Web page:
When it comes to power amps and ultra-high-end home theater components Mark Levinson
has to rest near or at the top of the list. No other brand, save maybe Krell, posses such a storied reputation for quality and performance than Mark Levinson. Their triple mono amplifier, the No. 433 reviewed here, is no exception. Designed for those not looking for sonic compromises in 5.1 or 7.1 home theater or music playback systems, there are some who suggest this is one of the most relevant products Mark Levinson has built in over a decade.
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Retailing for a hefty $10,000.00 retail, the No. 433 is by no means inexpensive though its far from the most expensive offering from Mark Levinson or their lofty competition. The No. 433 sports an attractive finish with a modern design flare that sits well with me and looks absolutely stunning in a custom configured rack. It's a beast of an amp weighing in at 115 pounds and measuring in at nearly 18 inches wide by seven and a half inches tall and 20 inches deep. The No. 433 boasts a power rating of 200 Watts per channel into eight ohms and doubles to 400 into four Ohms. The No. 433 is a true triple mono design for maximum sonic clarity and performance, with each amplifier section having its own low noise (and I mean low) torodial transformer mated to each channel. Unlike other amplifiers in the No. 433's class it is void of sharp heat sinks, utilizing a convection style thermal system that keeps it remarkably cool to the touch even under strenuous playback levels.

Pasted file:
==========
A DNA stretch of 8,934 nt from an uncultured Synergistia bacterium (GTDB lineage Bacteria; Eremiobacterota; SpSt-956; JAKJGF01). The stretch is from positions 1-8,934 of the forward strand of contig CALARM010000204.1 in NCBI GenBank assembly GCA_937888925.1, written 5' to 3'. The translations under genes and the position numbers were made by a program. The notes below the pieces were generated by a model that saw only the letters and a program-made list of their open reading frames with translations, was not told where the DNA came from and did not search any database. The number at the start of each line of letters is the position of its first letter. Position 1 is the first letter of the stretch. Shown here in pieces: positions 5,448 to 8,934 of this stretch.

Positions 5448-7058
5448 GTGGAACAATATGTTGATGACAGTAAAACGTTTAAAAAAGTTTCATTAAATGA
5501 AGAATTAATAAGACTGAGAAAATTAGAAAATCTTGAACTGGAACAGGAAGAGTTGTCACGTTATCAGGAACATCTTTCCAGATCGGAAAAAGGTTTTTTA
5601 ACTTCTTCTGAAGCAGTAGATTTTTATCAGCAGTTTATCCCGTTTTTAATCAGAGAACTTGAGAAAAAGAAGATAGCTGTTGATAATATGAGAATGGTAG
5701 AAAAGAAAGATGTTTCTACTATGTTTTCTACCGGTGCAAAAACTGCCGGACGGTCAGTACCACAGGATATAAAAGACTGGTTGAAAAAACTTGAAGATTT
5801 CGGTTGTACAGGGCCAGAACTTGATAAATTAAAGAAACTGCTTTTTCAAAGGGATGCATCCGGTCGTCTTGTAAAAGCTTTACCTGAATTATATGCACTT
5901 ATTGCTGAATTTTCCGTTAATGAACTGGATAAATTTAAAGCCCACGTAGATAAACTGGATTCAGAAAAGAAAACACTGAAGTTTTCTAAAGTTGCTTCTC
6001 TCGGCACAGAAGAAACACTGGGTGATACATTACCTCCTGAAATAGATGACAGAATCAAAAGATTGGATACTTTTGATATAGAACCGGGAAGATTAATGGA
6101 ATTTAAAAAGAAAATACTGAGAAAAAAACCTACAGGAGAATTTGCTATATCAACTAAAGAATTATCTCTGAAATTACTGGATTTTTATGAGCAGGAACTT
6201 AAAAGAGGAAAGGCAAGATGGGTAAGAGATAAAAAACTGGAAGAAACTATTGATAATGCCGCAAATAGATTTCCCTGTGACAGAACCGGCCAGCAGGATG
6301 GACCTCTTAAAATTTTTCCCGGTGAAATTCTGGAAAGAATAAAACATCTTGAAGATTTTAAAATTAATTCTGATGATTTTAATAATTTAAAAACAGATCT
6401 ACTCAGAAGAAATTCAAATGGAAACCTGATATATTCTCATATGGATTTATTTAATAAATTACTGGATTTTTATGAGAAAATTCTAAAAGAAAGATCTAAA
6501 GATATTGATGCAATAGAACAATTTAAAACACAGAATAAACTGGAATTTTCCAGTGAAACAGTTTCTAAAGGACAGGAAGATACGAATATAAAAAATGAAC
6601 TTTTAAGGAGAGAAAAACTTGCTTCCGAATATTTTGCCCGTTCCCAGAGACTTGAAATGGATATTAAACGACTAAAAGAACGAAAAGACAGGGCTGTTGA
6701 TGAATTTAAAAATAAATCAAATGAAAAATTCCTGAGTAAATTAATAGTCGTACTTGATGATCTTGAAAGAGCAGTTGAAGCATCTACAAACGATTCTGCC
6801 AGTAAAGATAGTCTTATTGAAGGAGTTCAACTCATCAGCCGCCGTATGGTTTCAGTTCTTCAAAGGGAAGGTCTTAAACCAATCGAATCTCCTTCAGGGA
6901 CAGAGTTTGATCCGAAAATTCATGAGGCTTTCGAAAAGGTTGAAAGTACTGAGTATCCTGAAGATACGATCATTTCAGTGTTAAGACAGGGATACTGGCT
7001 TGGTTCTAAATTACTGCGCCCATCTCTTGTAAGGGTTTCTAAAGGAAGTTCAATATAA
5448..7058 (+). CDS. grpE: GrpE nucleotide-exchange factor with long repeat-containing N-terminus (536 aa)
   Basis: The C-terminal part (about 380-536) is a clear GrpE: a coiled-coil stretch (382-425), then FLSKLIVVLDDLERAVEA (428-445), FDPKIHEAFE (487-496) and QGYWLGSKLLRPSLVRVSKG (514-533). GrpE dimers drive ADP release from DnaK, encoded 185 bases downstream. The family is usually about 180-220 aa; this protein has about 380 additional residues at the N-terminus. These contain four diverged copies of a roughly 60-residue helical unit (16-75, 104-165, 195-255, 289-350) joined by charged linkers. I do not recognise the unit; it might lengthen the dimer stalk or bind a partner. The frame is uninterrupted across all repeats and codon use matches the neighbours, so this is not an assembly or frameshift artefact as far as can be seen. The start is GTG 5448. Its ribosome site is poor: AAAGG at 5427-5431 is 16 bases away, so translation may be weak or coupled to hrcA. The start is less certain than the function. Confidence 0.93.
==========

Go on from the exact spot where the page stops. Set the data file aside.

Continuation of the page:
The rear panel of the No. 433 features three sets of wing nut style binding posts, a Mark Levinson staple, capable of accepting bare wire or spade terminations only. You can connect the No. 433 to your processor via unbalanced or balanced inputs, with the balanced inputs sounding marginally better overall. It has a 12-volt trigger and a detachable power cord that round out its list of features.
Read The High Points, The Low Points and the Conclusion on Page 2